A tapped in source tells Defense Tech that the Pentagon recently inked a deal with Russia’s largest state-controlled arms export company to purchase an unknown number of Mi-17 transport helicopters for the Afghan air force.
You might remember that others have reported shady deals and poorly-executed negotiations by the Army’s Threat Systems Management Office based in Huntsville on a deal for Iraqi Mi-17s. Our source tells us that deal was concluded with a rumored FSB-connected Russian middleman for 100 percent more than their factory price. Three years later and only about six have been delivered, our source tells us.
As Strategy Page put it in an excellent commentary in December:
Three months ago, the U.S. Navy began evaluating proposals in a competition for 21 additional Mi-17 aircraft for Afghanistan. The estimated value of this acquisition is $300-400 million. The navy requirement was tailored to ensure only “civil variant” Mi-17s were being procured. While the navy expected the usual “sour grapes” protests from U.S. helicopter manufacturers, they did not expect the ban on Rosoboronexport to be lifted, or that the U.S. Army would combine efforts with Rosoboronexport in an attempt to cancel the competition.
The U.S. Army had conducted two previous sole source acquisitions of Mi-17s; twenty one for Iraq and ten for Afghanistan. These programs have experienced more than $40 million in overruns, had the performance requirements reduced, and are respectively two years and one year behind schedule. The Navy, however, conducted an open competition for four new Mi-17 aircraft and delivered them in less than 50 days, at a price 40 percent lower than the Army’s sole source price. The Army did not want to see another Navy success, and the opening of the Rosoboronexport channel gave the Army a new plan.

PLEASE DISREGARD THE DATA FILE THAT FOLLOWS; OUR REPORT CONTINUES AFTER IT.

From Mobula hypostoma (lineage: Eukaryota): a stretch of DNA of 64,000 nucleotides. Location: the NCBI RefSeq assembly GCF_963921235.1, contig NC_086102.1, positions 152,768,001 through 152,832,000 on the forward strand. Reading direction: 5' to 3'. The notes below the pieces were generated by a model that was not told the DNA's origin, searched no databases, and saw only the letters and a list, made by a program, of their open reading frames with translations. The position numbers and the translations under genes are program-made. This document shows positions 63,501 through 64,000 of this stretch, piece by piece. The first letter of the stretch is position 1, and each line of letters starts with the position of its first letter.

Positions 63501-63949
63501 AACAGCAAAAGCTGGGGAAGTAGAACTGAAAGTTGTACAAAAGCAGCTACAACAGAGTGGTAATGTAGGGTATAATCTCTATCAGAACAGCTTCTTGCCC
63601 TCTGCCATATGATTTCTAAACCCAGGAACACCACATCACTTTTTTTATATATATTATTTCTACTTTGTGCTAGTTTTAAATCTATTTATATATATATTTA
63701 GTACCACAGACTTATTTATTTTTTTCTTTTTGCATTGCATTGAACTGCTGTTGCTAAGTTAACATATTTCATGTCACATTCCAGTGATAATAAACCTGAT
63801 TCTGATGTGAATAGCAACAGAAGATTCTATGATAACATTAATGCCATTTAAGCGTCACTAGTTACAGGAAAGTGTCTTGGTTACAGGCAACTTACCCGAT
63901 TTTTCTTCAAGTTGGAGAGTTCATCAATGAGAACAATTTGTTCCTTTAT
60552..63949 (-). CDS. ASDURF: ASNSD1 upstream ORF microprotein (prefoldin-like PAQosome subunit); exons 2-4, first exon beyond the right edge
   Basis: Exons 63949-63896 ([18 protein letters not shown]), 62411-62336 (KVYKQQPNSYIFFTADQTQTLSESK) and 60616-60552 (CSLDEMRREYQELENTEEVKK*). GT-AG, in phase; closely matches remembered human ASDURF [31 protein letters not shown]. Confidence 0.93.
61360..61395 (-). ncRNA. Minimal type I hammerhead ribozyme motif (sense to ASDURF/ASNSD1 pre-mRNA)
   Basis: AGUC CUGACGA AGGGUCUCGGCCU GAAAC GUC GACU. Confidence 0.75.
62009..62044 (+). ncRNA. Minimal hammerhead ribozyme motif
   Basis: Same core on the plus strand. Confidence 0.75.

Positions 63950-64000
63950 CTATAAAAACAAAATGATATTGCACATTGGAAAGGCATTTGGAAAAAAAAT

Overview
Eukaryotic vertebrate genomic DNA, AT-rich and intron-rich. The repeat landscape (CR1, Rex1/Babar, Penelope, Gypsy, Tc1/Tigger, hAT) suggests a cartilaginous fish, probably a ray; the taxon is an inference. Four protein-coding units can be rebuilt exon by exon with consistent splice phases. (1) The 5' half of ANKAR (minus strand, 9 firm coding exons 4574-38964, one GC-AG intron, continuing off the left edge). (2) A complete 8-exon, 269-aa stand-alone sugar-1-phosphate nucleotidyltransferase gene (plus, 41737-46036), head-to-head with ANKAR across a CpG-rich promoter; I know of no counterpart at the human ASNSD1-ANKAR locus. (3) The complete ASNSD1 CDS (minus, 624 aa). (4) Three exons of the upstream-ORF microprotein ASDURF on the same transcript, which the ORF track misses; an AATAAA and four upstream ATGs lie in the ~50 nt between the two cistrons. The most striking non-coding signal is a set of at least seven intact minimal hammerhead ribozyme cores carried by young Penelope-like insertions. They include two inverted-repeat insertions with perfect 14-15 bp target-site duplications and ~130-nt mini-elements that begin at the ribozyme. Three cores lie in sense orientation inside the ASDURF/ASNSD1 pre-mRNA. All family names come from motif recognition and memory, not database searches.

Now, we hear the same office inked a deal with the Russian state arms office (oh yeah, I’m sure that’s not a shady place) for Mi-17s at $18 million each, or 100 percent over their $9 million drive away price from the factory. Our source tells us the Navy inked a small deal last year for four Mi-17s at $11 million each. And those were delivered within three months.
NavAir didn’t handle this latest deal and that throws into question whether it will go the same way the ill-fated Iraqi Mi-17 one went (nowhere)…
And, oh yeah, isn’t Rosoboronexport the same place where our buddies from Syria and Iran go shopping gor S-300M systems? Confidence inspiring…